Trade liberalization has the greatest potential to help Africa emerge from poverty. Yet that is where the least amount of progress has been made. Negotiations on trade liberalization have ground to a halt, and the threat of protectionism looms large as the current global economic slowdown worsens.
The Gleneagles Summit, for all its good intentions, gave rise to unrealistic expectations. The heavy emphasis on aid and debt relief made Western actions appear to be chiefly responsible for poverty alleviation in Africa. In reality, the main obstacles to economic growth in Africa rest with Africa’s policies and institutions, such as onerous business regulations and weak protection of property rights.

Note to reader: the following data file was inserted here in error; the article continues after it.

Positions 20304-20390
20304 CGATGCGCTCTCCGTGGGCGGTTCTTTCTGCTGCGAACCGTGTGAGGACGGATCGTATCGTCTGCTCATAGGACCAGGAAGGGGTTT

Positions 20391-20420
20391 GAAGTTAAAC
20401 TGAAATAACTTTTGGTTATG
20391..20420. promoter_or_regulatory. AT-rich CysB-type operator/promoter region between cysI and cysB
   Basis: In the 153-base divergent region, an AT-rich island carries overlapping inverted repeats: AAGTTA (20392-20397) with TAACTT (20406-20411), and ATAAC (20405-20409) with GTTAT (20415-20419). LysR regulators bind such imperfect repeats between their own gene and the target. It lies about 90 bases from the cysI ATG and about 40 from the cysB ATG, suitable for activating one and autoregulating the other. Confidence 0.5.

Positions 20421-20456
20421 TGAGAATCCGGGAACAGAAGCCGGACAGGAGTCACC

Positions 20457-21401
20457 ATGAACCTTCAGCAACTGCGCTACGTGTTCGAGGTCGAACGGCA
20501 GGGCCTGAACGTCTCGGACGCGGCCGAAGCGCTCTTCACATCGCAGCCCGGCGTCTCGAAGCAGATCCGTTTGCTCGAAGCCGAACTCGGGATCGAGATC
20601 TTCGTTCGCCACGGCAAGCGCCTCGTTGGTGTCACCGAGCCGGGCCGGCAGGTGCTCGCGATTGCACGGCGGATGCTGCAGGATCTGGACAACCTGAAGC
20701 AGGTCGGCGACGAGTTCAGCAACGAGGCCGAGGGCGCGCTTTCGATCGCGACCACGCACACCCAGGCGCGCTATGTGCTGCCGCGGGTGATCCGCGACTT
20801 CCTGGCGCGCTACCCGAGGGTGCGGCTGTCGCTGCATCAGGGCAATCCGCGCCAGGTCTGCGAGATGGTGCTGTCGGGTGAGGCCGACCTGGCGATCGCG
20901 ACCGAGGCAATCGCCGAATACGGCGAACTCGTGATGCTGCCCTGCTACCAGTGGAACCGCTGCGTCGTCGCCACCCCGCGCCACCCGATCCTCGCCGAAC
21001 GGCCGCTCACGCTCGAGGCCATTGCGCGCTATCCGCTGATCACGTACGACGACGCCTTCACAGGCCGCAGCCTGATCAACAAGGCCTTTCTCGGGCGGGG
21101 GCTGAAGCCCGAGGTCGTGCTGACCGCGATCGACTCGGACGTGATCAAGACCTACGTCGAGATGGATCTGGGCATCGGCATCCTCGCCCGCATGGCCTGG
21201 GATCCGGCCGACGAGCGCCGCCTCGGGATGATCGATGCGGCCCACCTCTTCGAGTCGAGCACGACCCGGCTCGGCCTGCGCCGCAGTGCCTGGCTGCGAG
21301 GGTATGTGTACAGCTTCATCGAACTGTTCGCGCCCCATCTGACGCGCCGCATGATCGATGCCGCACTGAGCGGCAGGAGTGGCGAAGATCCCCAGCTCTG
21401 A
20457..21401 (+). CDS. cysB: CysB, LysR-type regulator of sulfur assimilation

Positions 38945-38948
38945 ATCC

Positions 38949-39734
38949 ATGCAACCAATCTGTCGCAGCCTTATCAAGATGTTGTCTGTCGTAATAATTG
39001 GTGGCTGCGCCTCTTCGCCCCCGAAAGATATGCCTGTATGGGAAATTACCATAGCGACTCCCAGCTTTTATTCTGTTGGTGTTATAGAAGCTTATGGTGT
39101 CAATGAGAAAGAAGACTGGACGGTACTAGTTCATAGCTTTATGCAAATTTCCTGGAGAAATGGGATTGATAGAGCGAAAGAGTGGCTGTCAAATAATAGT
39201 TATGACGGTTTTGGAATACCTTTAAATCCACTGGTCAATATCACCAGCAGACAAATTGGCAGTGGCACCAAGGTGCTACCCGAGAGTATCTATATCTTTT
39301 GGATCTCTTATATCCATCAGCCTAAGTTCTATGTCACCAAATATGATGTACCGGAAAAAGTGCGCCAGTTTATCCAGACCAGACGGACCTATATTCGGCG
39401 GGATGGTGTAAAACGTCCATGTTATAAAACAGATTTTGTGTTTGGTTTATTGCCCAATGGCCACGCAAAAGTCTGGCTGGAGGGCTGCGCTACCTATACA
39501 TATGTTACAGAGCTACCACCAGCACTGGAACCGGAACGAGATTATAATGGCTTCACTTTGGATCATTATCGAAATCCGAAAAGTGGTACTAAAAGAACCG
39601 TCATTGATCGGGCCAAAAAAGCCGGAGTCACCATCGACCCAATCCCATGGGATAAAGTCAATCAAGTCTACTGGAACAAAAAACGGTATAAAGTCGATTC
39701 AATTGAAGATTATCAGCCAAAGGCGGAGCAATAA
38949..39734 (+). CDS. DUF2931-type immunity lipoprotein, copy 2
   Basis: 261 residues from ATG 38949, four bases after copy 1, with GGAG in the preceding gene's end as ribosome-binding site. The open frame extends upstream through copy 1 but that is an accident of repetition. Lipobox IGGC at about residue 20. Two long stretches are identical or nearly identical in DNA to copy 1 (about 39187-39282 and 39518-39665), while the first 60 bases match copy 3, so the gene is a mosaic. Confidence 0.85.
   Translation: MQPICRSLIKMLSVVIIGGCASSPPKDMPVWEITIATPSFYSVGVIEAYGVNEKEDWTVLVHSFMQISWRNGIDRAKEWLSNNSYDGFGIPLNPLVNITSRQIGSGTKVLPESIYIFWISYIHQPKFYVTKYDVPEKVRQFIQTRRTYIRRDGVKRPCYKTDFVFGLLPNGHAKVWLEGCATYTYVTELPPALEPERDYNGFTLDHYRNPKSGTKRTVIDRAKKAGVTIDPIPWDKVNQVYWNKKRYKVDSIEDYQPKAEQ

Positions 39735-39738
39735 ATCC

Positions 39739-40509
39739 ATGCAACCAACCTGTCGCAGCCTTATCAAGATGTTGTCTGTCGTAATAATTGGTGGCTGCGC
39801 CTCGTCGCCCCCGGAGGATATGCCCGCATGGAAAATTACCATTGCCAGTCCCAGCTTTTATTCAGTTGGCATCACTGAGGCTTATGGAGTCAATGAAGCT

Africa remains the poorest and least economically free region on earth. The West should do all it can to help Africa integrate with the rest of the world. It should eliminate remaining restrictions on African exports and end Western farm subsidies. Africans, however, will have to make most of the changes needed to tackle African poverty.